Jaitley fingers at his own tribe

Arun Jaitley. Picture by Prem Singh

New Delhi: Finance minister Arun Jaitley has termed the Congress's decision to approach the Supreme Court to challenge the Rajya Sabha Chairman's rejection of the impeachment motion against the Chief Justice of India as a "blunder", saying Parliament's decision cannot be subjected to judicial review.

"For the Congress to carry forward its mistake of subjecting legislative processes to judicial review would be a blunder," Jaitley wrote in a blog. "Parliament is supreme in its own jurisdiction. Its process cannot be subjected to judicial review."

Jaitley, who in an earlier post had described the Congress-led Opposition's move to submit an impeachment motion against Chief Justice Dipak Misra as a "revenge petition", again slammed the party and said "the mala fide impeachment motion was bound to fail".

He said the effort to bring an impeachment motion against the Chief Justice of India was a new bid to "drag intra-court disputes into the parliamentary process" and felt this was the result of political parties nominating eminent lawyers as MPs. Jaitley himself is a lawyer.

"A very large number of eminent lawyers are now members of Parliament. Most political parties have given nominations to some of them since their value, both in court and parliamentary debates, is significant. The incidental impact of this has been a growing tendency of lawyer members to drag intra-court disputes into the parliamentary process," he wrote.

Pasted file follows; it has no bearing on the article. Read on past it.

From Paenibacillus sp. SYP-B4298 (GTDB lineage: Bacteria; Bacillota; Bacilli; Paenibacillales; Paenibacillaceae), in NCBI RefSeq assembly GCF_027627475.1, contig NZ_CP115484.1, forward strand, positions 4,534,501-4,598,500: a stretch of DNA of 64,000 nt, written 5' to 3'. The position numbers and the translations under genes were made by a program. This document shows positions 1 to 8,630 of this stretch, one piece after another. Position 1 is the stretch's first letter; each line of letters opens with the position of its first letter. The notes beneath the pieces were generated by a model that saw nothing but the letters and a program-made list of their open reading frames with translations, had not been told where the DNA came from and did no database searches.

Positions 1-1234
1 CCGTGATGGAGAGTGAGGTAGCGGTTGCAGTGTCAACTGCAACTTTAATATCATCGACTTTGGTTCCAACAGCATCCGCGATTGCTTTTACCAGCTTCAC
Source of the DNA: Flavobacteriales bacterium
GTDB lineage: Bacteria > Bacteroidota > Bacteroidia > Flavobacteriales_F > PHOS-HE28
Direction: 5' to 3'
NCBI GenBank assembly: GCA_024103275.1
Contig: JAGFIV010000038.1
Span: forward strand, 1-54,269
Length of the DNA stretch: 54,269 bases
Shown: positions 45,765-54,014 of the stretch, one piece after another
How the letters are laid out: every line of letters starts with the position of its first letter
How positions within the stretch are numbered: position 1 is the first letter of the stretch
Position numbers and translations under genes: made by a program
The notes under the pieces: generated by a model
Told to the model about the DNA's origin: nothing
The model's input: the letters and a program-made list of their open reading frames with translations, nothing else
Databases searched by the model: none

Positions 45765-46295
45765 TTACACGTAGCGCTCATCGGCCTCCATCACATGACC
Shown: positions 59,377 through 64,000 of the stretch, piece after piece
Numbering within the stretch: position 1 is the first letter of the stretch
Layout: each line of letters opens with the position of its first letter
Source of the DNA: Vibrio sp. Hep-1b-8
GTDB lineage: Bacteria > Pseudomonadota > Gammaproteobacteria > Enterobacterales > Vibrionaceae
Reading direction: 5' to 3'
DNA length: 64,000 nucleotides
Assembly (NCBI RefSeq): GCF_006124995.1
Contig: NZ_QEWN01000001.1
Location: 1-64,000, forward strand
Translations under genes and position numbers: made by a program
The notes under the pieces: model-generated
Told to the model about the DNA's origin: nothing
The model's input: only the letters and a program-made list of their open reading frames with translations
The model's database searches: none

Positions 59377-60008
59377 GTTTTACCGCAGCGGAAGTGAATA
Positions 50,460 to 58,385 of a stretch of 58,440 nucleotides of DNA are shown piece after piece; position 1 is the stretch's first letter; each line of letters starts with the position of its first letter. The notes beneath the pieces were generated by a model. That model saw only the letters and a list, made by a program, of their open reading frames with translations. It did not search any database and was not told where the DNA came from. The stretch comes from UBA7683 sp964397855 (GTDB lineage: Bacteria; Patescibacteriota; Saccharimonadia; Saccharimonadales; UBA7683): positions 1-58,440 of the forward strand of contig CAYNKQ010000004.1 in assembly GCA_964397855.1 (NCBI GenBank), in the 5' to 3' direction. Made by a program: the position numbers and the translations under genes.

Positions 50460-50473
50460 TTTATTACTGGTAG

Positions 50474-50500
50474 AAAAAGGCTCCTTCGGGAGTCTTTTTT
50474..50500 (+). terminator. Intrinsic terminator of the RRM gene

Jaitley compared this to businesspersons using the parliamentary process to influence the government's policy decisions.

Justifying the rejection of the motion by Venkaiah Naidu, he said the notice had been filed on "untenable grounds".

"It has been filed for collateral purpose to intimidate the Chief Justice Of India and other judges of the highest judiciary," he wrote.

Jaitley also rejected the Congress's argument that the charges levelled against the Chief Justice of India could only be proved through an inquiry. "Vague and unsubstantiated allegations can never be a basis...." 


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